The attainment gap between children who are "long-term disadvantaged" and their peers has been growing in recent years, new research reveals.
The research examines the academic results of children who are eligible for the pupil premium: those who have been entitled to claim free school meals (FSM) at least once in the past six years.
The researchers separated these children into four groups, depending on how long they had been eligible for free school meals, and looked at how their average grade in GCSE subjects compared with the national average in each year since 2008.
They found that all four groups have been below the national average in each year, but only the group of those who had been eligible for FSM the longest – dubbed the "long-term disadvantaged" – had seen their attainment gap widen.
Attainment 'actually falling'
Education Datalab associate research fellow Mike Treadaway wrote: “Although attainment has been improving for some groups – those FSM-eligible for less than 60 per cent of their time in schools – the improvement has been small for pupils who were FSM-eligible for between 60 per cent and 90 per cent of the time.
“And for pupils who were FSM-eligible on almost every occasion the school census is taken (90 per cent or more of the time), their attainment, relative to the national average, has actually been falling.”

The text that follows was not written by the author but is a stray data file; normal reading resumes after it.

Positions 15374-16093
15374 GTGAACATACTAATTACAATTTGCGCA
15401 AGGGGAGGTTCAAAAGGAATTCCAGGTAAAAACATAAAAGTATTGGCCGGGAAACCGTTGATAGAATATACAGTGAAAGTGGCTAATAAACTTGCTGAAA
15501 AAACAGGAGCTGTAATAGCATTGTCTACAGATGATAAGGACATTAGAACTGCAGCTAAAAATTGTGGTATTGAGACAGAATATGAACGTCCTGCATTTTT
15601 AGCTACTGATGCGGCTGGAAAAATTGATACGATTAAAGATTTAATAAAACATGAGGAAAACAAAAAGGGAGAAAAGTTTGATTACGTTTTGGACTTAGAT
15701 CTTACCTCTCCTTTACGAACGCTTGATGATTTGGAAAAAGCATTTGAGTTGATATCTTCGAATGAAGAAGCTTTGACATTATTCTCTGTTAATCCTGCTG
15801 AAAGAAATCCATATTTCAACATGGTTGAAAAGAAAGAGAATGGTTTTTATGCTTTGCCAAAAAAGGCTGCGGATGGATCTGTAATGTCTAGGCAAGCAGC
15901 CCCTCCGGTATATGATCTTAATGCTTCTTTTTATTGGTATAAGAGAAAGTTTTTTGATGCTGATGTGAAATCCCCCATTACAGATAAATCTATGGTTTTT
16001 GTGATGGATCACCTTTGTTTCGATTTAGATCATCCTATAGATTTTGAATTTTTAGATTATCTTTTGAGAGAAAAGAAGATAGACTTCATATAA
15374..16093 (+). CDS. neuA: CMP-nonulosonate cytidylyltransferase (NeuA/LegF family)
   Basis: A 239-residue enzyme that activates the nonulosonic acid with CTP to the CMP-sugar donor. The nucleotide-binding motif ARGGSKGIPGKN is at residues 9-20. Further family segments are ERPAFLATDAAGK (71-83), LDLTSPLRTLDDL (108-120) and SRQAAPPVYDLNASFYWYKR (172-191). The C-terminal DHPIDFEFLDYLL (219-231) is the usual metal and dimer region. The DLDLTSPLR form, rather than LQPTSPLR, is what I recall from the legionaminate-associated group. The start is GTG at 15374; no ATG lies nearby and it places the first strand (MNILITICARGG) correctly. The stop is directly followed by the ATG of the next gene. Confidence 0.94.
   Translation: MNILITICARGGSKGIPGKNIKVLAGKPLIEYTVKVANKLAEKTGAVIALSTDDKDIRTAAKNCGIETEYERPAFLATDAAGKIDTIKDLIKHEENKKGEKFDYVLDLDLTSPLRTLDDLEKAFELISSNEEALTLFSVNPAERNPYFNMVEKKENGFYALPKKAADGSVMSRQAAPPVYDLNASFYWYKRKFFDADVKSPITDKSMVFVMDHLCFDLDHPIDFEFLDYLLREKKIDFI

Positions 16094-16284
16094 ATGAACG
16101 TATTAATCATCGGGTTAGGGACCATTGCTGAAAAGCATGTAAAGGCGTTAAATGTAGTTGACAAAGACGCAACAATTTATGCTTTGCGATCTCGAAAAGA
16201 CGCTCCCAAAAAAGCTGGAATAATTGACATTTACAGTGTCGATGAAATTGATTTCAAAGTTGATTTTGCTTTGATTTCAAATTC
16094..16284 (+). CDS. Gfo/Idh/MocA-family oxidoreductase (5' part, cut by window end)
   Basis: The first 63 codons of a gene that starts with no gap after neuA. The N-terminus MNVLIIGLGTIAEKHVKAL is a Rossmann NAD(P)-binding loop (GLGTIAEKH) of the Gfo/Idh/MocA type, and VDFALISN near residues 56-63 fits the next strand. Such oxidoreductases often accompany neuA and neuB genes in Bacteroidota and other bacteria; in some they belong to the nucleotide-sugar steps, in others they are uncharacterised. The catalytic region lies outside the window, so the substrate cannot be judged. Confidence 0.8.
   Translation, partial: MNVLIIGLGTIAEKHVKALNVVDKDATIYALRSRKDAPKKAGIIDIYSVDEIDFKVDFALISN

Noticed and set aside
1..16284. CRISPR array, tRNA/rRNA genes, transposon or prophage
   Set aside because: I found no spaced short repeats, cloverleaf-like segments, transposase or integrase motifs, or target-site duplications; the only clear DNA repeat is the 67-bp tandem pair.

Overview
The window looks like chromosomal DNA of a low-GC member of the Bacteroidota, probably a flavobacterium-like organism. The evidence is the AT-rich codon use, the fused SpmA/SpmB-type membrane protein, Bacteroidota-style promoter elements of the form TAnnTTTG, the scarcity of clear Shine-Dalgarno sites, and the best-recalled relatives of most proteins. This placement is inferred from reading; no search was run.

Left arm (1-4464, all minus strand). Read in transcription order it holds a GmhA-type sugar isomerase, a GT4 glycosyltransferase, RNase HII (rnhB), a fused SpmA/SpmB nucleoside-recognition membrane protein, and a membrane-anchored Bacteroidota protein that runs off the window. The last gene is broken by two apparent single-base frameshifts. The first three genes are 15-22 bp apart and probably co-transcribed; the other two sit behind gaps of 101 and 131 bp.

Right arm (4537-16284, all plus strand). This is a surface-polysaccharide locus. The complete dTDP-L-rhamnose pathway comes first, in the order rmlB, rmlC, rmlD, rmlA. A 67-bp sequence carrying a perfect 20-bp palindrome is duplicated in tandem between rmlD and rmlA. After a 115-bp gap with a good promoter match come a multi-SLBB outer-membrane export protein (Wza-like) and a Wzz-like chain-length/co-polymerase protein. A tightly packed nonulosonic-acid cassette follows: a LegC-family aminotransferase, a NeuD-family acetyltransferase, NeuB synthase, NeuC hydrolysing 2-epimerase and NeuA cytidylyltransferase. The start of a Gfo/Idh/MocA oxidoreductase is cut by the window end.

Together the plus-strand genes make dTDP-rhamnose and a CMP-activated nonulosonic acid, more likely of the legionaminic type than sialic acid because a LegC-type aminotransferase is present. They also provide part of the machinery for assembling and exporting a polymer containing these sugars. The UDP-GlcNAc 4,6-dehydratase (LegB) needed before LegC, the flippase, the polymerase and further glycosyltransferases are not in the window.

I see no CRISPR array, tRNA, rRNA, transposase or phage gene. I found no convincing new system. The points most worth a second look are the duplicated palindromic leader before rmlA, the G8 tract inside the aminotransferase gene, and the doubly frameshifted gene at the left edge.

In 2008, attainment of this latter group was similar to children who had been FSM-eligible for 30-60 per cent of the time, and the 60-90 per cent of the time pupils.
However, the disadvantage gap for the 30-60 per cent group started to narrow from 2008, while that for the 60-90 group started to narrow in 2010.
In contrast, the gap between the long-term disadvantaged and the national average started to grow in 2010.
The government gives primary schools an extra £1,320, and secondaries £935, for each pupil who has been eligible for the free schools meals in the past six years, and Ofsted inspectors are told to “take particular account of the progress made by disadvantaged pupils from their starting points”.